When: Saturday, July 11
Walk: 8:30 a.m. at Civic Space Park 424 N Central Ave., Phoenix, AZ 85004
Commemorative Program: 10:00 a.m. at Burton Barr Central Library, 1221 N Central Ave., Phoenix, AZ 85004
Contacts for More Details:
Amela Gračanin: 801-949-2090
Dijana Mujkic: 623-755-7917
Photography by Lauren Potter
David Krietor has served as CEO of the newly-formed Downtown Phoenix, Inc. (“DPI”) since April 8, 2013. In that time, he has begun work with community stakeholders to develop the downtown we want. “Your Downtown” shares his thoughts and DPI’s progress with the downtown community and beyond. Read the other chats here.
On June 17, the Phoenix City Council unanimously approved a new five year contract for Downtown Phoenix Inc. (DPI) to manage the core Enhanced Municipal Services District. Thanks to everyone who voiced their support to Members of Council. While the Downtown Phoenix Partnership (DPP) remains a major partner overseeing services in the core, our new contract ensures we have a collaborative and coordinated approach to managing our increasingly dynamic downtown.
With the retirement of long-time Deputy City Manager (DCM) Rick Naimark, City Manager Ed Zuercher has announced the latest Table of Organization by promoting Karen Peters and Mario Paniagua to DCMs. In addition, the work of all deputies is now aligned by function: Public Safety (Milton Dohoney), Economic Development (Paul Blue), Community Services (Deanna Jonovich), Transportation & Infrastructure (Mario), Environment & Sustainability (Karen), and Administration (Toni Maccarone). Searches for Budget & Research Director and Aviation Director will commence soon.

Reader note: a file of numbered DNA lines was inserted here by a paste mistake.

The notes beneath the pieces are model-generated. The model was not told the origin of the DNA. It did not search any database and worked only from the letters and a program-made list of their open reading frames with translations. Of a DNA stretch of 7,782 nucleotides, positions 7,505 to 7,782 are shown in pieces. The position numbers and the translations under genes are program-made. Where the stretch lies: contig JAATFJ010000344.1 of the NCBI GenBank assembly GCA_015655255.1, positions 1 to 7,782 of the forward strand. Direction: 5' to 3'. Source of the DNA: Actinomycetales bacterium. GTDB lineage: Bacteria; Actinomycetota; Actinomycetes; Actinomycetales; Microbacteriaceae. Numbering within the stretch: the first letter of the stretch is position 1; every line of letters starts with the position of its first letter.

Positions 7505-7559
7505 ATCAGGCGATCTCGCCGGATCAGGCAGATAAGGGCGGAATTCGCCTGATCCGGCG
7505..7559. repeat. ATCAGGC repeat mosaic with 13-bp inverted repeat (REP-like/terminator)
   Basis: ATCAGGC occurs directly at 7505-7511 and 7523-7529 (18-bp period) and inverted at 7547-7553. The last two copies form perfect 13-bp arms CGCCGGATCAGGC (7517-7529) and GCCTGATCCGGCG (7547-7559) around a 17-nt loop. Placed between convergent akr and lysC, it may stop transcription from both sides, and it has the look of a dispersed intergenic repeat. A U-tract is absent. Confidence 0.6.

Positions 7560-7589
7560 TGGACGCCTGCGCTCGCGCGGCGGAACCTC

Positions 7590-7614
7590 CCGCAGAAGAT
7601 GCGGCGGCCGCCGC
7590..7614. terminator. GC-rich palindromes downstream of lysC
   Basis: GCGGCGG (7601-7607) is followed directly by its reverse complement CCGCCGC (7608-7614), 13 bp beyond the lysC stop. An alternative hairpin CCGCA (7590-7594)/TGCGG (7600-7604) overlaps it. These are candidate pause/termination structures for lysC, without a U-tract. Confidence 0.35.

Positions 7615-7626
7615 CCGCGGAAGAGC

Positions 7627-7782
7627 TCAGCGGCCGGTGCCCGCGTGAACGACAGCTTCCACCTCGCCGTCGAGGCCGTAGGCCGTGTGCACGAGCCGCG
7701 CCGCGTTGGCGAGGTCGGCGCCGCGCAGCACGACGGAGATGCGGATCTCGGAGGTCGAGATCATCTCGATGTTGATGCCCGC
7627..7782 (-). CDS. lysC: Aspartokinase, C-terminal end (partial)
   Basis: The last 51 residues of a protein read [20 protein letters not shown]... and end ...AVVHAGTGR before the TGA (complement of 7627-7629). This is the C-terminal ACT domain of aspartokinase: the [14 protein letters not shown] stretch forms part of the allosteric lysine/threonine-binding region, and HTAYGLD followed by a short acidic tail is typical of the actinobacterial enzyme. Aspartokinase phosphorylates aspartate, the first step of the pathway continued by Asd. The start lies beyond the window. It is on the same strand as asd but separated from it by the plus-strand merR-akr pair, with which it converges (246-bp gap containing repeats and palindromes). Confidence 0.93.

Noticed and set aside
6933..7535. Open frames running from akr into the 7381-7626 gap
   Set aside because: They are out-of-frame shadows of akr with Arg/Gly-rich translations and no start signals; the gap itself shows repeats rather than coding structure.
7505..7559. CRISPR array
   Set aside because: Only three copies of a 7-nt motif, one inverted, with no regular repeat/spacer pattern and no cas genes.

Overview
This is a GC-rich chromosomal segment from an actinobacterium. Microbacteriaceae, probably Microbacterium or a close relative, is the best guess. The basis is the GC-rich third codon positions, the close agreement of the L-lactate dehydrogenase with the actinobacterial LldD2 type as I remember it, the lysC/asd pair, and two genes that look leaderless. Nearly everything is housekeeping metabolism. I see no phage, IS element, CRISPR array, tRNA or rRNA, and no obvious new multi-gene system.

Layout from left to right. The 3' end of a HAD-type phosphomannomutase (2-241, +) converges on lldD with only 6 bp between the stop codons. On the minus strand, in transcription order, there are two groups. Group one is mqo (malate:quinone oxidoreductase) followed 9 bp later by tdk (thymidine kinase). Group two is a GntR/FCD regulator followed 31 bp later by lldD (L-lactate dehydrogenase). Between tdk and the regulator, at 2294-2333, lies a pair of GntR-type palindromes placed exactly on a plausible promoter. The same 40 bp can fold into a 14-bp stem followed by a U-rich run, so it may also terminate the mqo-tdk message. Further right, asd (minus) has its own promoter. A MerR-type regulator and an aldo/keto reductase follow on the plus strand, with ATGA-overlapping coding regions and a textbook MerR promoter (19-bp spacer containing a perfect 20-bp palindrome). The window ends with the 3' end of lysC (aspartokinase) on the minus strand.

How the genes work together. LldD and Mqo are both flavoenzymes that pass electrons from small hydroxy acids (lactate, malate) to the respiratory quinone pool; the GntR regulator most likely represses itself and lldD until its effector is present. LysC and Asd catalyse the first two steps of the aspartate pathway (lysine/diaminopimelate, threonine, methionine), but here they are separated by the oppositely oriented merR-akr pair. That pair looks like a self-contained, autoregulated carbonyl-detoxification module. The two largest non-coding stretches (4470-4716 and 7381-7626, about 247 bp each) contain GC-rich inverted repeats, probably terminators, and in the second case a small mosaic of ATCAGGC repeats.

In other downtown Phoenix news…
- American businesses flocking to downtown (just not in Phoenix)
- Arizona sees biggest population increase since 2008
- ASU partners with LinkedIn, Markle Foundation to help future jobs market
- Celebrate local businesses during Independents Week, through July 5
- Conference celebrated Phoenix’s independent side
- New Southeast Phoenix RAPID bus service connects commuters to downtown
- Phoenix plans to ride rails to economic prosperity
- Tallwave’s downtown program launches inaugural startup class
- Tiffe Fermaint’s Baby Teith fashion line finds Kickstarter success
- What 80 Orlando delegates took home from Phoenix (and it wasn’t t-shirts)
- Downtown workers coping with hot temperatures
- AIA placemaking series continues with “Shop in the City”
- Chilean developer building condo lofts, live-work units in Evans Churchill
- Filling in empty spaces: Portland St. condo developers look for renaissance
- Lafferty planning St. Ambrose condominiums at 12th St. & Van Buren
- Mitsubishi sells Downtown Phoenix tower for $94M
- New Uber center opening in downtown Phoenix
- Phoenix’s office buildings battle vacancy rates, downward pressure on rents
- UA, Banner to expand downtown biomedical campus